Aside from the massive loss of revenue to the CA from entering into seemingly low-ball contracts for the use of their open space — estimated at approaching 1.06 million dollars from just the 2021 contract analyzed above, these types of questionable contracts under Lakey’s Boyd leadership actually pose an even far greater threat to the CA: they could potentially cost the CA its tax-exempt status as a 501(c)(4) non-profit service corporation.
It is hard to overstate just how detrimental the CA losing its tax-exempt status as a 501(c)(4) non-profit service corporation would be not only for Columbia and Howard County, but for the state of Maryland as a whole. The CA has a budget of $70+ million/year, and if they lose their tax-exempt status, then suddenly, they would have to start paying likely millions of dollars in taxes, meaning the CA would have to cut millions of dollars in services to account for those new taxes or drastically raise annual HOA tax rates for CA residents.
More realistically, CA residents, who’ve been accustomed for decades now to the excellent services, amenities, and resources that come with being a CA resident, would likely demand that the level of excellent services, amenities, and resources that they’ve come to expect remains without significant annual tax increases, so the County and/or State taxpayers would likely have to bail the CA out to fund these things for CA residents that the CA could no longer afford to fund themselves after losing tax-exempt status.
The IRS has a manual for guidelines on how 501(c)(4) non-profit organizations must behave to retain their tax-exempt status, and there is even a section for Homeowners Associations like the CA who are 501(c)(4) non-profit organizations.
On Page 15 of the PDF (but Page 13 of the original IRS Manual), Rev. Rul. 72-102 states that one of the criteria that 501(c)(4) non-profit Homeowners Associations like the Columbia Association must follow to remain tax-exempt is that “Its activities are for the common benefit of the whole development rather than for individual residents or the developer.”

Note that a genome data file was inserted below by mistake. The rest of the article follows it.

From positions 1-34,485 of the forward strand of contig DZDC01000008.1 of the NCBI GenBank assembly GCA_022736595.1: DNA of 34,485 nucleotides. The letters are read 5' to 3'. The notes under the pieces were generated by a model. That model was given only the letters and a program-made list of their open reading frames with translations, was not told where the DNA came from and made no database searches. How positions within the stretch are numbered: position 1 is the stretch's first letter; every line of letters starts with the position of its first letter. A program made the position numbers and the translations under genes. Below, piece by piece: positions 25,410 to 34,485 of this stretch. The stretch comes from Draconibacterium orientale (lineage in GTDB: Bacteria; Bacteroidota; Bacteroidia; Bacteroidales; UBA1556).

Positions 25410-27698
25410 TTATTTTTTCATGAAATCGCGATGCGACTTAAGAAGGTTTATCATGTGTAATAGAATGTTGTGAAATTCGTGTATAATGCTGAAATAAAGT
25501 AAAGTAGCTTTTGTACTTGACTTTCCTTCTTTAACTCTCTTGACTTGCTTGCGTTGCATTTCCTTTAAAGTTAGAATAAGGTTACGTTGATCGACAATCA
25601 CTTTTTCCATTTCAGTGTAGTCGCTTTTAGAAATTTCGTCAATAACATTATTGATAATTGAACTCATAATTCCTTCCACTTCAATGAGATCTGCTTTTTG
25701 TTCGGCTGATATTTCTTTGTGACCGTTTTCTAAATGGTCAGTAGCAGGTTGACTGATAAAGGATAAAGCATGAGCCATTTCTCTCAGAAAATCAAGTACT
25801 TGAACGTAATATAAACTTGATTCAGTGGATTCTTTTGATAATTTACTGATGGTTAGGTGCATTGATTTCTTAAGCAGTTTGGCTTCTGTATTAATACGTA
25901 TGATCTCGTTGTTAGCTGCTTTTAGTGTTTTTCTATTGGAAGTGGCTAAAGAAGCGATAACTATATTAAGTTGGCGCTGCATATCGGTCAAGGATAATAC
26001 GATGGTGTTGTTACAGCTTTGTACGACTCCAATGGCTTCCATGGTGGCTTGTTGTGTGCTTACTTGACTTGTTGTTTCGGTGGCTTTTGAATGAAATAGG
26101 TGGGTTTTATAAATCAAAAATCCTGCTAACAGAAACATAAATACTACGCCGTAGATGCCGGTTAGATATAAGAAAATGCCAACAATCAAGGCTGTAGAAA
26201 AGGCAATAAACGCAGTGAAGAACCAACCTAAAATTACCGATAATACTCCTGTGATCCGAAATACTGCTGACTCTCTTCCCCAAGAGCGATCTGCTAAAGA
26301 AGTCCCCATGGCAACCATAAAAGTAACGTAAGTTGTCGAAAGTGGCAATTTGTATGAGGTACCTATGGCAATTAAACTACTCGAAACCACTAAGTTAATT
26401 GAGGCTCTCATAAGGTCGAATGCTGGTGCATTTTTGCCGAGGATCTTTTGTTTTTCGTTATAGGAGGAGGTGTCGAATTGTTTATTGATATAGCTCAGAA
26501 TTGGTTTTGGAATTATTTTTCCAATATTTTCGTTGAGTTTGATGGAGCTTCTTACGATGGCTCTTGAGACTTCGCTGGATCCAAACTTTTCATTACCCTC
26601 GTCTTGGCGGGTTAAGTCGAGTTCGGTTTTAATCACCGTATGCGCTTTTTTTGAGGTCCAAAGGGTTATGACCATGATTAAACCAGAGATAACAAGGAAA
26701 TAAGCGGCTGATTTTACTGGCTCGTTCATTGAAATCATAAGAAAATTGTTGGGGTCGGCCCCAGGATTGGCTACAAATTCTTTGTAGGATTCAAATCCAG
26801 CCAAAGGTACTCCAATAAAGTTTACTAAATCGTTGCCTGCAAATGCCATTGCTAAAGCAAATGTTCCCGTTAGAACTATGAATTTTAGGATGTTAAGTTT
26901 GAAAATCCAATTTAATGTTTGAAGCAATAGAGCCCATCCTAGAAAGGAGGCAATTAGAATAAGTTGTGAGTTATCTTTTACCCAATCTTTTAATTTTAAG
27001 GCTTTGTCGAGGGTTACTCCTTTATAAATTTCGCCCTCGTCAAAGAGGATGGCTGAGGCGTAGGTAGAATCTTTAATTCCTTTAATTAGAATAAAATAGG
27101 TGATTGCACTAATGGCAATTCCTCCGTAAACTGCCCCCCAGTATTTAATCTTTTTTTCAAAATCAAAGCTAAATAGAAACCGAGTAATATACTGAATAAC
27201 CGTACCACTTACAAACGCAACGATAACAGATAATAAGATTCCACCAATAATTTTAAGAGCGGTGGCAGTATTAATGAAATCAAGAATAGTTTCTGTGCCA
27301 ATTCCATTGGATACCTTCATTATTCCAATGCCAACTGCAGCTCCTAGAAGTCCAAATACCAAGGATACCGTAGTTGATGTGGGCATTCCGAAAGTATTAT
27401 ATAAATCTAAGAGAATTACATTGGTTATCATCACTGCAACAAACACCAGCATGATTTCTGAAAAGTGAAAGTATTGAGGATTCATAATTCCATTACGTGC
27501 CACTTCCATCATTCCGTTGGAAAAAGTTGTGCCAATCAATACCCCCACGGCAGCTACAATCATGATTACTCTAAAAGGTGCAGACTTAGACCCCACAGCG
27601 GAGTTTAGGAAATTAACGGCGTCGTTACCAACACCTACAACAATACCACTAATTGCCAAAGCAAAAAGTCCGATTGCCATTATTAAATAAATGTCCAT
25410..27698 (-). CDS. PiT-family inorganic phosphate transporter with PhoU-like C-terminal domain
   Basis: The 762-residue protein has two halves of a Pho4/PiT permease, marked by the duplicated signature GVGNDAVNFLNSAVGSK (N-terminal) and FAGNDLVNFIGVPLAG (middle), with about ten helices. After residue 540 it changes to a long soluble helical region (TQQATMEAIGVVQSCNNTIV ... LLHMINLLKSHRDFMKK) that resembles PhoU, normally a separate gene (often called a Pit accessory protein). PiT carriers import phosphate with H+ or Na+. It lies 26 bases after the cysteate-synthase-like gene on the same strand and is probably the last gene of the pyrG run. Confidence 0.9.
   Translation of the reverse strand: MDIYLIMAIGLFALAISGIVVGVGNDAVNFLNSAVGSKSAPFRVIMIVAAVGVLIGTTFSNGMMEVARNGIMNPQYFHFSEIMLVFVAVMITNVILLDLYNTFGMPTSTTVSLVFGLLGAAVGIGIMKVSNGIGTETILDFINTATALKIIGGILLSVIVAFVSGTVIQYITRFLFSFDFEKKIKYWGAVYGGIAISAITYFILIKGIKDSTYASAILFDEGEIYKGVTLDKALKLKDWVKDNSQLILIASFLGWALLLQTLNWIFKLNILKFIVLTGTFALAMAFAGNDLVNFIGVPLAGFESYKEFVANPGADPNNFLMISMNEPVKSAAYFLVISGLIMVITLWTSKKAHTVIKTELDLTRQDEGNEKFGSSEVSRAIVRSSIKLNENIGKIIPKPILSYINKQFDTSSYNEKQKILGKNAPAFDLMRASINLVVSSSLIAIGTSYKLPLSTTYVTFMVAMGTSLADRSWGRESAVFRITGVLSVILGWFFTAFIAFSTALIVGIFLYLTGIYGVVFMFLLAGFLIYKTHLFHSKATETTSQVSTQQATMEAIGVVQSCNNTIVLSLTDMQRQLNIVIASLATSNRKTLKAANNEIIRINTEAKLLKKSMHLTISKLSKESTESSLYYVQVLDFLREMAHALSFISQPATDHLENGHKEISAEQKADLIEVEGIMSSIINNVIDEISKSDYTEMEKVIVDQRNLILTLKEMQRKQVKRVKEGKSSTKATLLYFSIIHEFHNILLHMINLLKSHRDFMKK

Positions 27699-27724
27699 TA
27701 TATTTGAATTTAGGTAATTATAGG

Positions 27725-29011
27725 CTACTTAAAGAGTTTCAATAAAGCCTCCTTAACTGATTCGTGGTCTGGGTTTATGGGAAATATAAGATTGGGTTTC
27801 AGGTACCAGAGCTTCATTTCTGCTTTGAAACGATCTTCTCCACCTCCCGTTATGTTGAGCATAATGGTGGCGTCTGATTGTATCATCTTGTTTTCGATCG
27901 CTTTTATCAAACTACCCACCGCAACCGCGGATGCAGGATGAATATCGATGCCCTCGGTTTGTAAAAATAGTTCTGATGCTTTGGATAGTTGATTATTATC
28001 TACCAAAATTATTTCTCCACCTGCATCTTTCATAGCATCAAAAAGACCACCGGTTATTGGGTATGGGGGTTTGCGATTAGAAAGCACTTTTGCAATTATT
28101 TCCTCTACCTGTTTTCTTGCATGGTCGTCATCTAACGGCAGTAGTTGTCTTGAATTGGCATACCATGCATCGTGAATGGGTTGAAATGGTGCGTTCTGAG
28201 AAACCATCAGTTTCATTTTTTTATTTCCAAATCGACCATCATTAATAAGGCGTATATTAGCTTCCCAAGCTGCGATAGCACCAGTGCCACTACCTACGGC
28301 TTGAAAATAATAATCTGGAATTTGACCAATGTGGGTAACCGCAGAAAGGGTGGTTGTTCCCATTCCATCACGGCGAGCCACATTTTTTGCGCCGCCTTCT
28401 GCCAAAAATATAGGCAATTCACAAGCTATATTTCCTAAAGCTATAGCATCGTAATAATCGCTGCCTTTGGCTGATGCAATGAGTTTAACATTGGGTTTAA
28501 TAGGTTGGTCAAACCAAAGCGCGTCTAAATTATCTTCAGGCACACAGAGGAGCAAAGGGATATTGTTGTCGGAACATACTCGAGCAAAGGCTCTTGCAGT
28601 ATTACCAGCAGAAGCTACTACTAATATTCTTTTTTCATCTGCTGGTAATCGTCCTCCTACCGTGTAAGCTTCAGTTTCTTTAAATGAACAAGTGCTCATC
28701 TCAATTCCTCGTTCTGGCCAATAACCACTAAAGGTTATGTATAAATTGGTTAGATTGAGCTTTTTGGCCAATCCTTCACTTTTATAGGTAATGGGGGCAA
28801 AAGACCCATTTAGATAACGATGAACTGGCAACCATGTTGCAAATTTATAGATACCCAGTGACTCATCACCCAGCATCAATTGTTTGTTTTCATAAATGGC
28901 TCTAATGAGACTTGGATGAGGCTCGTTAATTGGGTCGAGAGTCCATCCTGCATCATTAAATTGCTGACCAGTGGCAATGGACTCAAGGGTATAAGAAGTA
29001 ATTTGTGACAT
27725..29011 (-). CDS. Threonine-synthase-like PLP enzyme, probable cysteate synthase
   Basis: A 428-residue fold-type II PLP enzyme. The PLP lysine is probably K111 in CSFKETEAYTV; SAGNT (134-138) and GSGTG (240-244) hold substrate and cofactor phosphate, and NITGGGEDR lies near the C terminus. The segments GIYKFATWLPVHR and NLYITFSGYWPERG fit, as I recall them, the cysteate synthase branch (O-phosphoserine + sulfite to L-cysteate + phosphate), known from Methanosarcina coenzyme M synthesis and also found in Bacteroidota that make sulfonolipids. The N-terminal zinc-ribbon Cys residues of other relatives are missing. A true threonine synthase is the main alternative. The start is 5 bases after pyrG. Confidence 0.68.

In other words, if seemingly arbitrarily low-balled contracts such as the one presented above, signed by former CA President Boyd were determined to be primarily for the benefit of Howard Hughes Corporation (and its tenants) rather than for CA residents as a whole, then it could potentially be a violation of IRS Rev. Rul. 72-102 and could cost the CA its tax-exempt status as a 501(c)(4) non-profit service corporation.
Defenders of former CA President Boyd may argue that the terms of the December 2021 lease contract awarded to the new Howard Hughes Corporation tenant (The Collective 13) was signed during the COVID-19 pandemic and that the lower monthly rent rate and no annual inflation adjustments were justified due to “pandemic hardship”.
It is true that many businesses were struggling financially during the pandemic and that the previous tenant did not renew their lease potentially because they were unable to afford the monthly rent rates they were being charged under their contract established in 2013.
In a case such as this one, would a rent reduction for a future tenant be justified?
Let’s address that question with a few other questions:
How many Howard Hughes Corporation residential tenants were either evicted or did not renew their leases during COVID due to financial hardship?
Did the future tenants who moved in after the prior tenants were forced out due to hardship also receive a 50%+ decrease in monthly rent?
It is highly doubtful that this occurred. Even if the extremely low rental rates in this 2021 CA contract were set using COVID hardship as justification, the contract spans 2021 to 2027 and could even be extended through 2032, well after the effects of COVID are no longer a significant justification for hardship.
Beyond that, even if a rent reduction was justified, how was this drastic of a reduction calculated? Why was inflation adjustment not included? Answers to these questions are exactly the kind that the CA Board of Directors and the public deserve. These types of contracts and leases should be getting appraised for fair market value, rather than picking some arbitrarily low number.